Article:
TEBA: The Business Matchmakers
The Thai-European Business Association differs from other business groups in that it is self-financed. Horizon Thailand talks to its executive director to discover what it offers its members they can not find elsewhere.
Some join a business association in order to expand their social network, others to increase their chances of business success. The Thai-European Business Association (TEBA) represents those who fall firmly in the latter camp.
“We focus more on business than on social networking. We wanted to create a true Thai-European business association,” Hugh Vanijprabha, TEBA’s executive director, tells me over a cup of coffee in Starbucks – a most non-European activity – but TEBA, established in 2009, is not a strictly Thai-European affair.
While some 60 to 70 percent of its members are European companies and the bulk of the rest Thai, there are a few US interlopers. “We have some American companies,” says Vanijprabha. “We look at their objectives and if they are in line with our objectives then we ask our members if we can endorse these companies to join us.” There’s hope for our Seattle-based hosts yet then.
TEBA might not be the place to meet your next golf partner, but it does play an important role in matchmaking Thai businesses with potential European partners and vice versa. “We want to promote trade and investment between Thailand and Europe,” Vanijprabha explains.
For Thai members this involves providing advice and support on potential trading partners, while for European companies this involves both trade and investment with Thailand.
As TEBA receives no funding from governments or the EU, the association is reliant upon revenue from the tailor-made services it provides members. These include cross-sectoral breakfasts – where companies are invited to talk about what they are looking for in terms of human resources, logistics costs and automation – as well as a range of capacity building programmes that address members’ needs through training sessions, workshops and missions between Thailand and Europe. There is also an information service and helpdesk for local SMEs keen to export to Europe.
Vanijprabha believes there is a major gulf between Thailand and Europe in terms of capacity and cultural understanding. He feels that many young Thais are graduating from university without the skills required to work in key sectors, such as aerospace and automotive industries, where European companies are looking to invest. EU companies are often ignorant of Thai culture which can become a barrier to forming business partnership, he says. This is why TEBA is currently working with the Ministry of Education to develop a public-private partnership scheme.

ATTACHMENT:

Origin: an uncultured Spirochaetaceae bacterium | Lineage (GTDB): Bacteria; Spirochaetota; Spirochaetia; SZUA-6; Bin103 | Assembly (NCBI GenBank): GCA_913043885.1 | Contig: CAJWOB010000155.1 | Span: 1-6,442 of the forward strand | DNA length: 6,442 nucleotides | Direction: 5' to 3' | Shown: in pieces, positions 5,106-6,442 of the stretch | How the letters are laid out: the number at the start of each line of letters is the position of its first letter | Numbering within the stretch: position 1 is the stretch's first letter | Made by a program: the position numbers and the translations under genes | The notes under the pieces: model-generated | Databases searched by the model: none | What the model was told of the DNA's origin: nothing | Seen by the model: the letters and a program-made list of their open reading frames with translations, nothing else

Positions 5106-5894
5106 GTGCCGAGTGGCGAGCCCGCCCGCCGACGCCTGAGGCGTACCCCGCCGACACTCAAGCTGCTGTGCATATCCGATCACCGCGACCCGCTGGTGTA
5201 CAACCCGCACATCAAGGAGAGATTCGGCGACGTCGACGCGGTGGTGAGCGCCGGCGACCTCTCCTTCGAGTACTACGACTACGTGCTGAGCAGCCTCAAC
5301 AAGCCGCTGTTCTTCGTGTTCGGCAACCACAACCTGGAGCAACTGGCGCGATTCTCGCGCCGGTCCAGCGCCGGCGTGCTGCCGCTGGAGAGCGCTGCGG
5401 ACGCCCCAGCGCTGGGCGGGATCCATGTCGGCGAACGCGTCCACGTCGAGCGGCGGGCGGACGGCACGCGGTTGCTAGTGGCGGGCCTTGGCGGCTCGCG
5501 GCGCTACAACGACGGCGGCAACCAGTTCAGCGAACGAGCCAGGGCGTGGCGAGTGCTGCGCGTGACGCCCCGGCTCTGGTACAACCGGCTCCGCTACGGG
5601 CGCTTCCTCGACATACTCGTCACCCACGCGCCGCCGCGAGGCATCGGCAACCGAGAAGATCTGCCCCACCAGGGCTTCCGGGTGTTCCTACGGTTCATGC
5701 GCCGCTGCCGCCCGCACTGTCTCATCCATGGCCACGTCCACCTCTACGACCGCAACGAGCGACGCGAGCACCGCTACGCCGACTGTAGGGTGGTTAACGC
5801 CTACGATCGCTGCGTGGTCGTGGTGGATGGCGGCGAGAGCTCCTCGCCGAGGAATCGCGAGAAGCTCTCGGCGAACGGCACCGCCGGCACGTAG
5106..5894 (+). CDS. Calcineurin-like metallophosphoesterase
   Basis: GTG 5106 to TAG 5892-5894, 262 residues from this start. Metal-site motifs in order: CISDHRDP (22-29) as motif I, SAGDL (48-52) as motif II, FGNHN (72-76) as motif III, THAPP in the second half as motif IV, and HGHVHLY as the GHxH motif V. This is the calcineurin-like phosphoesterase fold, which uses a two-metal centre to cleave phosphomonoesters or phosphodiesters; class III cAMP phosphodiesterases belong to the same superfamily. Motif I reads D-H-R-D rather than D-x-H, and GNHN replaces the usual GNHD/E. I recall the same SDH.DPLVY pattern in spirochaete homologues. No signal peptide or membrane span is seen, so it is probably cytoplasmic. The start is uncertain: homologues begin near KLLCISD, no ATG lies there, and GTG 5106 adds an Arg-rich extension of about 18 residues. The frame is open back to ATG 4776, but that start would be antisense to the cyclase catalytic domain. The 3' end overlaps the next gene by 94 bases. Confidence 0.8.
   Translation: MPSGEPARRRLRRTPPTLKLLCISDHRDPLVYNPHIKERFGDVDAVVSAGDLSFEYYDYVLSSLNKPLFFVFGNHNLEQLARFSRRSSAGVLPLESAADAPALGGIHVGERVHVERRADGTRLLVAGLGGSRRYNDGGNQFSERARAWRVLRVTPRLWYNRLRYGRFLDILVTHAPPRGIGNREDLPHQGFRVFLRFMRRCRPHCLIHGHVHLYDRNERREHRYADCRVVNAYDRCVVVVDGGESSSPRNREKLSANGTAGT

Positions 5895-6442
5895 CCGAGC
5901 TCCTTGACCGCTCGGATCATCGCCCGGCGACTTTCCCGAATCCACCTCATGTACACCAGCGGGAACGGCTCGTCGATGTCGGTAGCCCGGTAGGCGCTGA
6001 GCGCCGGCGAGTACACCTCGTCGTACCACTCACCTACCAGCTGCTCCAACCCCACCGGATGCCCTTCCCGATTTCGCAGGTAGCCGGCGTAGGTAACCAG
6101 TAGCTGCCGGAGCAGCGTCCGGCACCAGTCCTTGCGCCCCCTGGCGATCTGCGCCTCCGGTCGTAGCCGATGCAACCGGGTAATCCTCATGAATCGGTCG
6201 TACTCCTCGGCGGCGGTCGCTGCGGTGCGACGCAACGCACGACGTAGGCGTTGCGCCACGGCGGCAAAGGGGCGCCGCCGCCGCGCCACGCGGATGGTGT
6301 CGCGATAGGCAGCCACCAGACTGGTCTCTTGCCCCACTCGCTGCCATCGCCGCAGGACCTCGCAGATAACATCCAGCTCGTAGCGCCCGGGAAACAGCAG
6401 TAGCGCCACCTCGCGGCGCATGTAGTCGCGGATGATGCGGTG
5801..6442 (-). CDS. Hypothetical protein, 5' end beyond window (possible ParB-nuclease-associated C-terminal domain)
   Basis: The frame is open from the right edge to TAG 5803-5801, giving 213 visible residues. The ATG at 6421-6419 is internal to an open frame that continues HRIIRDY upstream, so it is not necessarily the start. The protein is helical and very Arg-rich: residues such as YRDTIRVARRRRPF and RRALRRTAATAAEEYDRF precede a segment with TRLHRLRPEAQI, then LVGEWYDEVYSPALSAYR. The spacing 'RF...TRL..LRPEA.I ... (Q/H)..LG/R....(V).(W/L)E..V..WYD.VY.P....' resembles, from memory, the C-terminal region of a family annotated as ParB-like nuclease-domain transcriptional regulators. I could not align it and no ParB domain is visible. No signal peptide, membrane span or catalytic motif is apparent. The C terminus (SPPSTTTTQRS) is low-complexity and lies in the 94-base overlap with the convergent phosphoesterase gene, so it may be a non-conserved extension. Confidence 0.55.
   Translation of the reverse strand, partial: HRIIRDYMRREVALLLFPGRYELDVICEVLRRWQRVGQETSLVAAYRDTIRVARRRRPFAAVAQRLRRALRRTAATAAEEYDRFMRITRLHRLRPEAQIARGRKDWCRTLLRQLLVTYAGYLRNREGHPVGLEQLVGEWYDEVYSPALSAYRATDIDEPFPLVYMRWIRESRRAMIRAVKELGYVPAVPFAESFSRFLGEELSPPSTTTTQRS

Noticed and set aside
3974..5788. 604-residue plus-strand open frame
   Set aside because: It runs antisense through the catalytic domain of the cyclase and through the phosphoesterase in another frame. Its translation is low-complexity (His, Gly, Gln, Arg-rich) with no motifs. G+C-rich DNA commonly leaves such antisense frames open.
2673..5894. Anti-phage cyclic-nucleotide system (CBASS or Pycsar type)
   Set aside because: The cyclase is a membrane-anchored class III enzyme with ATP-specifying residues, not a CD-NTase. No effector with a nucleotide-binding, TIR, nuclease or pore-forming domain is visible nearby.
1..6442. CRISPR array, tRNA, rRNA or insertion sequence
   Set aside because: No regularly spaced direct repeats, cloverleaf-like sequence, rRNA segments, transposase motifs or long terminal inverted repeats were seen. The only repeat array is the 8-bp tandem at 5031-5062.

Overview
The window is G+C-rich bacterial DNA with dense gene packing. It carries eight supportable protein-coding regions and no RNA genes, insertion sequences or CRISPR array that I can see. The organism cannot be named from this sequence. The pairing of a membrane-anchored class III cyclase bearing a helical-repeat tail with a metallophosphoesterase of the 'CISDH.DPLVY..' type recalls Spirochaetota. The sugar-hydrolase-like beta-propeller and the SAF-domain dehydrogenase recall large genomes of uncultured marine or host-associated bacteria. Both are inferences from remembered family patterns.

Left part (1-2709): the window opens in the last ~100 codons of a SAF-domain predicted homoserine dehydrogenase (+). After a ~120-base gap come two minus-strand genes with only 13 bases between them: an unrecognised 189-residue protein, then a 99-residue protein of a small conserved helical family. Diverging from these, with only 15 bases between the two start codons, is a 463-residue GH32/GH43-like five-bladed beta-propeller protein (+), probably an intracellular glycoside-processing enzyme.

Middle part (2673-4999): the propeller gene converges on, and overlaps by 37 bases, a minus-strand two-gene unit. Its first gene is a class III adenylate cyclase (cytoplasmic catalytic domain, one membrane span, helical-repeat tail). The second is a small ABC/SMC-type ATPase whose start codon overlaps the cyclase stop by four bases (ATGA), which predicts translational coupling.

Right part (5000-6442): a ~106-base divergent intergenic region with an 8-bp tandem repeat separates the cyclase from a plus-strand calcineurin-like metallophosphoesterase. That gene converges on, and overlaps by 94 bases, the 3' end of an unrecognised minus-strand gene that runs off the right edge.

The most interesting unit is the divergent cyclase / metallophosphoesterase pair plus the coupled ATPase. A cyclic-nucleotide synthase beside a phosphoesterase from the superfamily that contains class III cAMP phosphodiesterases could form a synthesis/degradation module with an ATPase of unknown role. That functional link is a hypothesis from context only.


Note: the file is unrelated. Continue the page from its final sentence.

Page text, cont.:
“We are bringing in European companies to partner with a local [educational] institution,” he says. “They [the students] get trained in the industry but get educated in the institution, so that at the end of the course they are able to meet the industry requirement while getting a degree.”
Another area in which TEBA has been working closely with government is by partnering the DITP in promoting Thai restaurants through the ‘Kitchen to the World’ campaign. TEBA officials visited Thai restaurants in Europe – mainly in Germany and the UK – in order to discover what major obstacles they face in business.
“Most of the Thai restaurants were missing some of the main Thai ingredients so we contacted the suppliers here to get them in touch with the restaurants in the UK,” he says. “Those are the things we can resolve at the private sector level.”
Another concern was the obstacles that many Thai chefs found in obtaining work permits for Europe.
“It is so difficult for Thai chefs to apply for work permits to go and work in the UK,” he says. “There are a lot of cooking schools around Thailand now. These need to be standardised … to be able to have some sort of certification – to be supported by, say, the Ministry of Education – that will be recognised by the UK government as meeting an acceptable international standard.”
Vanijprabha sees harmonisation and standardisation as vitally important areas, not just within Thailand but across ASEAN as a whole. As part of the European Business Association (EBO), TEBA works with eight partner associations across the region — currently there are no associations in Myanmar or Brunei — to provide members with advice on trade with the other ASEAN nations. This is only something that will increase in importance as the region readies itself for the ASEAN Economic Community (AEC) in 2015.
“When European companies invest in Thailand it doesn’t mean they are only looking at the Thailand market, they are also looking at the ASEAN market and that is the key for European investment today,” he says.
While TEBA may not have the same corporate social responsibility exercises as other chambers and associations, Vanijprabha feels that its capacity building activities in accordance with its mission to “enhance the country’s competitiveness entering ASEAN integration in order to support trade and investment between Thailand and Europe” benefits the country as a whole, rather than selected charities.
Born in Thailand but educated in the UK, where he worked until he was 30, Vanijprabha is passionate in his belief that both Thailand and Europe can benefit from closer ties.
“The strength of Europe is in its innovation and technology,” he says. “It’s not just about promoting this technology but how do you find partnerships to localise this technology. We need to create partnerships based on the Europeans know-how and what is actually available within the country.”
Thai-European Business Association (TEBA)